Who should have genetic testing to identify cause of kidney disease?

  • Patients who have a family history kidney disease where the gene is not known
  • Patients who get kidney failure at a young age where the cause of kidney disease is not known
  • Patients who present with possible polycystic kidney disease where there is no family history
  • Potential live kidney donors where there is a possibility that they could have kidney disease also
  • Patients who have kidney disease and other symptoms where the two may be related

The IKGP is a research project and it relies on the generosity of those who are willing to donate blood and DNA samples to the biobank for study, as well as their time to answer questions about their family history. The IKGP may also sometimes ask patients whether a parent, sibling or other relative not affected by kidney disease would donate a DNA sample. If the patient and the family member agree, this can help us to decode the affected patient’s DNA and potentially identify the cause of their inherited kidney disease.

Why Genetic Testing?

One of the big advantages of understanding inherited kidney disease and identifying the genes that cause it is in helping to make a diagnosis. As most people reading this will know, kidney disease is often silent until very late in the disease and there may not be any outward sign of kidney disease until it is very far advanced. In up to 20 per cent of patients the cause of kidney disease is unknown. Genetic testing helps us to identify kidney disease before there are outward signs, and sometimes even before there are signs on blood tests or on imaging. It can be helpful in screening family members, and also in advising patients of the risk of passing on their kidney disease to their children.

Genetic testing can help tell us how a disease is going to behave in the future. For example, there are two major genes that cause polycystic kidney disease. One, PKD1, causes more severe disease, while a second; PKD2 causes much milder disease that may never progress to needing dialysis or kidney transplantation. Similarly, genetic testing can give us information about how a disease is going to behave after kidney transplantation and whether the disease that caused renal failure in the first place can come back.

Genetic testing may also help us in patients who need renal transplantation. Every year, dozens of people in Ireland give the gift of a kidney to a friend or relative. Our priority is to ensure that this process is safe both for the recipient and the donor, and that we avoid causing any harm to the donor. We do a number of tests on the donor to make sure it is safe for them to donate their kidney. If we know the cause of kidney disease in the recipient, we can test for this gene in the donor, particularly if they are a blood relative. This gives an added layer of security when ensuring it is safe to go ahead with a transplant.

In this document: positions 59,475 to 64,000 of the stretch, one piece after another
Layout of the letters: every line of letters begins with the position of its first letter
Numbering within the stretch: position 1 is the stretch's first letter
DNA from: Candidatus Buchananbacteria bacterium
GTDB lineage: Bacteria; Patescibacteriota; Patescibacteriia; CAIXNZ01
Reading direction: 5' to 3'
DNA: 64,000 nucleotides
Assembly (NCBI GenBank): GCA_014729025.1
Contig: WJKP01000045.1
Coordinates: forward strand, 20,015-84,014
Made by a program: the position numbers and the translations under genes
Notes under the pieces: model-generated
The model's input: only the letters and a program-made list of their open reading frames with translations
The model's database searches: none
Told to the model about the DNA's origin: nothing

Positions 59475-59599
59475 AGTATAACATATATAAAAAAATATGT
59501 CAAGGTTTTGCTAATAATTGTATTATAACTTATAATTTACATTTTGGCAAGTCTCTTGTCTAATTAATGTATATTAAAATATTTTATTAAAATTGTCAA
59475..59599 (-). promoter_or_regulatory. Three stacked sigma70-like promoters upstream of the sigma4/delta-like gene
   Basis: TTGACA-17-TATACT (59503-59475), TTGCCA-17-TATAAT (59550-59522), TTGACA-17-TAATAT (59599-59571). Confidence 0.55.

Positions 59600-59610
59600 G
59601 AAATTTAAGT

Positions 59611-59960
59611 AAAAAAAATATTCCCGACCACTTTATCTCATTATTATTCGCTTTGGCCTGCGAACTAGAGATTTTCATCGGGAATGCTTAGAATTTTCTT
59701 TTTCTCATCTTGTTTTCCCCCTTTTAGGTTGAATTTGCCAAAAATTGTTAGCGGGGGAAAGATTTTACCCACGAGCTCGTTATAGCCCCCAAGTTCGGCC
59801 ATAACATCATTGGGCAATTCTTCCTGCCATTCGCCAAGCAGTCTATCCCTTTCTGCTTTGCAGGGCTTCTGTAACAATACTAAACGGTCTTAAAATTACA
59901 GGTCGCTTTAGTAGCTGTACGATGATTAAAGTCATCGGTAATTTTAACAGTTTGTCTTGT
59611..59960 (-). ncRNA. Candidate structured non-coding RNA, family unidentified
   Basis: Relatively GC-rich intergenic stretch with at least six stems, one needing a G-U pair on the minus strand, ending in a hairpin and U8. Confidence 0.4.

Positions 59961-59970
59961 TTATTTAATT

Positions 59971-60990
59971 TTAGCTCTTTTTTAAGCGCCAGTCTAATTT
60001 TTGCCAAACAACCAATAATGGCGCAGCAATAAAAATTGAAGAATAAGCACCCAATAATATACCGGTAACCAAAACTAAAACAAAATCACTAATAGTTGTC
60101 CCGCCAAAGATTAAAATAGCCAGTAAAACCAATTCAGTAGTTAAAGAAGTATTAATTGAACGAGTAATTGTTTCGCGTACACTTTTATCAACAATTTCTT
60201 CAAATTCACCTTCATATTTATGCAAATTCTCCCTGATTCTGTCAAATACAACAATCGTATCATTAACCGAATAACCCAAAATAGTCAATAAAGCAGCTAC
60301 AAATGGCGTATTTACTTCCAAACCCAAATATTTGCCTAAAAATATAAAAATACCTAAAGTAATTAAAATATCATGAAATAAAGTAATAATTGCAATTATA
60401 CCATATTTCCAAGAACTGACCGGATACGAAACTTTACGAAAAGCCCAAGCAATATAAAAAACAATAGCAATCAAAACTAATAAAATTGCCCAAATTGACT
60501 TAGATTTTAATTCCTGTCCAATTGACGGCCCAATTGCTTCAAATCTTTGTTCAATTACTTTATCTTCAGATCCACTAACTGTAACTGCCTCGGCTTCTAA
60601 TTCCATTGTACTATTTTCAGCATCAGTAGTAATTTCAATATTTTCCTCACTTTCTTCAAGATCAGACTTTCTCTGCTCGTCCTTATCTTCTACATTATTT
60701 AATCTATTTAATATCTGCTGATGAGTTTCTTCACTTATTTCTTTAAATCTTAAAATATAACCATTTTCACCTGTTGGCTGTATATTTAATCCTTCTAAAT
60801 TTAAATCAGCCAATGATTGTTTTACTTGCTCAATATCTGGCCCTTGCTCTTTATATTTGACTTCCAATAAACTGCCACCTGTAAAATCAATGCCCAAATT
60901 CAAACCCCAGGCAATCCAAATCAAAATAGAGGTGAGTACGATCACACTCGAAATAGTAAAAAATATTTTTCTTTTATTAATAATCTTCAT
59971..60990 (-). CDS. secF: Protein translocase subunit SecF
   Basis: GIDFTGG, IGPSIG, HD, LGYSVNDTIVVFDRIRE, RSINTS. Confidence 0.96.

Recent Projects of Irish Kidney Gene Project

  • Survey of almost 2,000 kidney patients across the country identified that 27% of patients had a family history of kidney disease suggesting a underling genetic cause.
  • Analysis of 130 Irish families using state of the art genetic sequencing technology identified a genetic diagnosis in 33% of cases
  • Analysis of Irish families with kidney disease demonstrates that 0.5% carry a diagnosis of autosomal dominant tubulointerstitial kidney disease.
  • Analysis of Irish patients with polycystic kidney disease using state of the art gene sequencing technology identified the underling gene cause in 85% of cases.
  • Beaumont hospital renal unit started a clinical trial of new “smart” medicines to slow progress of specific types of kidney disease.
  • Beaumont Hospital renal unit published seminal papers identifying the role of genes in outcomes of kidney transplants and development of cancer after transplantation.
  • Irish Kidney gene project sponsors international al symposium on inherited kidney disease

The IKGP will continue to work both in Ireland and abroad to better understand kidney disease in Ireland and to improve care for those with kidney disease.

Attendees at the second Irish Renal Genetics Symposium, November 2019